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The Indian hospitality industry is an ever growing one, albeit with a few challenges to face as is true of any sector in any part of the world. High service tax and the roadblock of an oversupply of rooms are constant guests in Indian hotels. Several years ago major hotel chains made the smart decision to start moving into tier II and III cities which faced a dearth of quality rooms. But quality also means expense, and the Indian purse strings are not so easily loosened.

Thus came the boom of mid market hotels. Catering to the need of quality accommodation while also not burning a hole in the customer’s pocket, this segment of hotels soon became the most successful faction of the hospitality landscape. Soon, every major hotel chain had a mid market brand under its belt, all notching business in even difficult markets.

“The mid market segment product addresses the needs of the business and leisure traveller, and are priced reasonably by offering value for money. Hence one anticipates mid market segment to grow ahead of other categories. In the recent past the mid market segment hotels have shown robust growth and we like to believe that this segment will continue to grow in metros, tier II and III cities as well,” said Param Kannampilly, Chairman & Managing Director, Concept Hospitality.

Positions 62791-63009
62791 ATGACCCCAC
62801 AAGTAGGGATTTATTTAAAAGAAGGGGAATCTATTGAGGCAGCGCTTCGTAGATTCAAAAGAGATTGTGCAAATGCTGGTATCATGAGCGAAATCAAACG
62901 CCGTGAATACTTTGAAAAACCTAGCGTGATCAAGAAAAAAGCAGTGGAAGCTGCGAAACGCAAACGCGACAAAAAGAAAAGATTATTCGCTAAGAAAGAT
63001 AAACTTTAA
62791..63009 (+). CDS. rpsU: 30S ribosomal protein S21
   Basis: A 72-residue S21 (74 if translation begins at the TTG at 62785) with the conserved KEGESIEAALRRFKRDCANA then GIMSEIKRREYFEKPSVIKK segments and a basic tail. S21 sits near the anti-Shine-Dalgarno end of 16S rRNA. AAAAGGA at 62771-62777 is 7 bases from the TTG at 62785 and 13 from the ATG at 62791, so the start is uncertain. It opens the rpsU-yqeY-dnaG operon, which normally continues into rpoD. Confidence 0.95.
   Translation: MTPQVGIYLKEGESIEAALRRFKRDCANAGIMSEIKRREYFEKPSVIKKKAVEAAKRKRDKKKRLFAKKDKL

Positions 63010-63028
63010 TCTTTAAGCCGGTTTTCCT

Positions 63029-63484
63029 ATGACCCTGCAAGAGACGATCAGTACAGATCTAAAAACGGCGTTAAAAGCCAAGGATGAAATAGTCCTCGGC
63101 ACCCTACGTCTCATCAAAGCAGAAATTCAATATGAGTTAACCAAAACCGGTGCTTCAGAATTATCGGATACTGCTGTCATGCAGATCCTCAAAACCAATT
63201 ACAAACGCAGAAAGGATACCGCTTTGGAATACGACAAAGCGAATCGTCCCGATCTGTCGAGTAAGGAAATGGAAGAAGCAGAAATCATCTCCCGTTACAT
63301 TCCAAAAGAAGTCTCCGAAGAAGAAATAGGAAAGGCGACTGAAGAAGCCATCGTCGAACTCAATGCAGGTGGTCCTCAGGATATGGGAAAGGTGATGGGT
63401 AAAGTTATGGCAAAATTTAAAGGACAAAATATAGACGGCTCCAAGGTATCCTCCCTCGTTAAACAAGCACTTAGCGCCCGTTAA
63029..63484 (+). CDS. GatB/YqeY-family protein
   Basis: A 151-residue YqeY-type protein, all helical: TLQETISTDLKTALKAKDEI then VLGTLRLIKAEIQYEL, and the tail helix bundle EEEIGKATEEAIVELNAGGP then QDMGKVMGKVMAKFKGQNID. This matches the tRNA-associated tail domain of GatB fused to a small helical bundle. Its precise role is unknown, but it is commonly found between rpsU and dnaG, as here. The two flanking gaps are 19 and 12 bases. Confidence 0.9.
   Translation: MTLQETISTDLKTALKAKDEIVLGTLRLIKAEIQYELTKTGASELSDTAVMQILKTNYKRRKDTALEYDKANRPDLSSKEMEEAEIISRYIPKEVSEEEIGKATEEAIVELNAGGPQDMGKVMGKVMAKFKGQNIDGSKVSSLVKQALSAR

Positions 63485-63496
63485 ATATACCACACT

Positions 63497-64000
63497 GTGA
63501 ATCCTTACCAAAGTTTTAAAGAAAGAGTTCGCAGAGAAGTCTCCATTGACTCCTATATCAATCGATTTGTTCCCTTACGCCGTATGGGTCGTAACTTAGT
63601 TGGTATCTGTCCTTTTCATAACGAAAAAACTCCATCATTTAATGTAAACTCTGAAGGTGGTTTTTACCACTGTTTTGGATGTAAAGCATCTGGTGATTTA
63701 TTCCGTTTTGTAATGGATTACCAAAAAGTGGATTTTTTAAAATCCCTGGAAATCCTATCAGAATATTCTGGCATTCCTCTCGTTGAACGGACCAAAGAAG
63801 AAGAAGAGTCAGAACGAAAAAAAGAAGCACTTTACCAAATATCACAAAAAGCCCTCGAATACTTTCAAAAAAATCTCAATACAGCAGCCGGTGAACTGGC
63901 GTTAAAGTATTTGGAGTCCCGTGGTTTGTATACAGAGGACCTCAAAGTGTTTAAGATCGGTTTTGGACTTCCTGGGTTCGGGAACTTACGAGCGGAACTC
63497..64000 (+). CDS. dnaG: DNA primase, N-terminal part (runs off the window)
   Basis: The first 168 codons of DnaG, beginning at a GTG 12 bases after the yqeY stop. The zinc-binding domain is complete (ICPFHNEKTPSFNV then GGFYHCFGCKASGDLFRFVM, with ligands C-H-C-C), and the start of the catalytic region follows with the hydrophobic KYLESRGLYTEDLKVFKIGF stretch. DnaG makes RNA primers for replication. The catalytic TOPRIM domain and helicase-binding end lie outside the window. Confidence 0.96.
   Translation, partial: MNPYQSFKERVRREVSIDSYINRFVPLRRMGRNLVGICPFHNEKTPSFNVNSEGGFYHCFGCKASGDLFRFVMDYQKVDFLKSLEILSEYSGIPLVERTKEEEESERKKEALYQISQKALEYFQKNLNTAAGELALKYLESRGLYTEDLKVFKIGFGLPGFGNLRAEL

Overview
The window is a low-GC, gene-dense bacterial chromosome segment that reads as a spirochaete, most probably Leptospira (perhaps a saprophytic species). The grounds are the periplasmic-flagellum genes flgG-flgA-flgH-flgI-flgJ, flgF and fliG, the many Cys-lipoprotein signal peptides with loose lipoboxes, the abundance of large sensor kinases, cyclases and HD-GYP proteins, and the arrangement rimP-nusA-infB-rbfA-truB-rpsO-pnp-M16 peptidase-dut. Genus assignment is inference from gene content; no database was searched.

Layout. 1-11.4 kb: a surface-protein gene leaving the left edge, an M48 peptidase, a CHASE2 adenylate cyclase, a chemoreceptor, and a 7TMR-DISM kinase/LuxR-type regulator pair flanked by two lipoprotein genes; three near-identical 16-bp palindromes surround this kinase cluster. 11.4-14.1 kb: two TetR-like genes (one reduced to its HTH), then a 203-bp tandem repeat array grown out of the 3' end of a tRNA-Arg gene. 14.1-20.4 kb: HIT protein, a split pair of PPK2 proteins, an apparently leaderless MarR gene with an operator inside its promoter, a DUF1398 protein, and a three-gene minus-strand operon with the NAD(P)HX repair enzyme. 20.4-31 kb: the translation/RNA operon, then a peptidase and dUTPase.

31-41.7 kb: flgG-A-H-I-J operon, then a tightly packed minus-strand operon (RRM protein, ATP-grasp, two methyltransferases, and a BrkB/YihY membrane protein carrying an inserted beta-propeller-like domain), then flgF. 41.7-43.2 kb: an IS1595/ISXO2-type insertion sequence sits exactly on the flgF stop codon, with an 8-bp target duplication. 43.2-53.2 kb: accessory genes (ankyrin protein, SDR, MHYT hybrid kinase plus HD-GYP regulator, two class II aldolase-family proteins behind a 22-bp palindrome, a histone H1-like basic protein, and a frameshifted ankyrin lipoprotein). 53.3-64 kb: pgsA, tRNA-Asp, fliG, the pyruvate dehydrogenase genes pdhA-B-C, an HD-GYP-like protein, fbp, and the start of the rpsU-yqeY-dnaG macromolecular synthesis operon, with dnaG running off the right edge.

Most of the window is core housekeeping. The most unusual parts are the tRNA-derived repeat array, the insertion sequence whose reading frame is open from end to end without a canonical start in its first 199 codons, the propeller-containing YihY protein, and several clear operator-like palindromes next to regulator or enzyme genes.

High expectations

The Indian hospitality industry has seen growth in the face of adversities over the years, with each company expanding its portfolio here. Accor, for one, has seen strong growth in the economy hotel segment which forms an integral part of its expansion plans. According to Jean Michel Cassé, Senior Vice President, Operations – Accor, India, ibis notched great levels occupancy across its properties in India, and also opened three new ibis hotels in key cities such as New Delhi, Chennai and Bengaluru, giving them a presence in all tier I cities in the country.

“India is one of the fastest growing markets and plays an integral part of Accor’s Asia Pacific’s growth strategy. We have a strong network of 31 hotels in India currently and we plan to double that in the coming years. We are excited with the growth opportunities in India and we realise the huge potential for the mid-market segment in the country. According to research by HVS India, of the 93,000 hotel rooms being added to the existing 114,000 hotels by March 2017 across major Indian cities, researchers foresee that 50 per cent will be in the mid-market and budget range. With the growth of international travel, the hospitality industry continues to see solid projections in the burgeoning travel and tourism industry,” he added.

Abhimanyu Kayastha, General Manager, Howard Johnson Bengaluru Hebbal opined that the segment has the maximum growth of 20 per cent increase every year and has the maximum potential of sustainability. “Mid market hotels are self sustaining, employees get more recognition than a larger set up, which results in more happy customers and incremental revenues,” he said, listing the segment’s advantages.

Ritesh Agarwal, CEO and Founder, OYO Rooms has observed an ever increasing demand for predictable stay experience in the budget segment. As the disposable income of the average household has increased, travellers are exploring more travel options. “Stay is a essential part of travelling; an unpredictable stay experience ruins the trip, so the travellers are looking for hotels which offer predictable experience at price which falls in their budget without hurting their pockets,” he opined.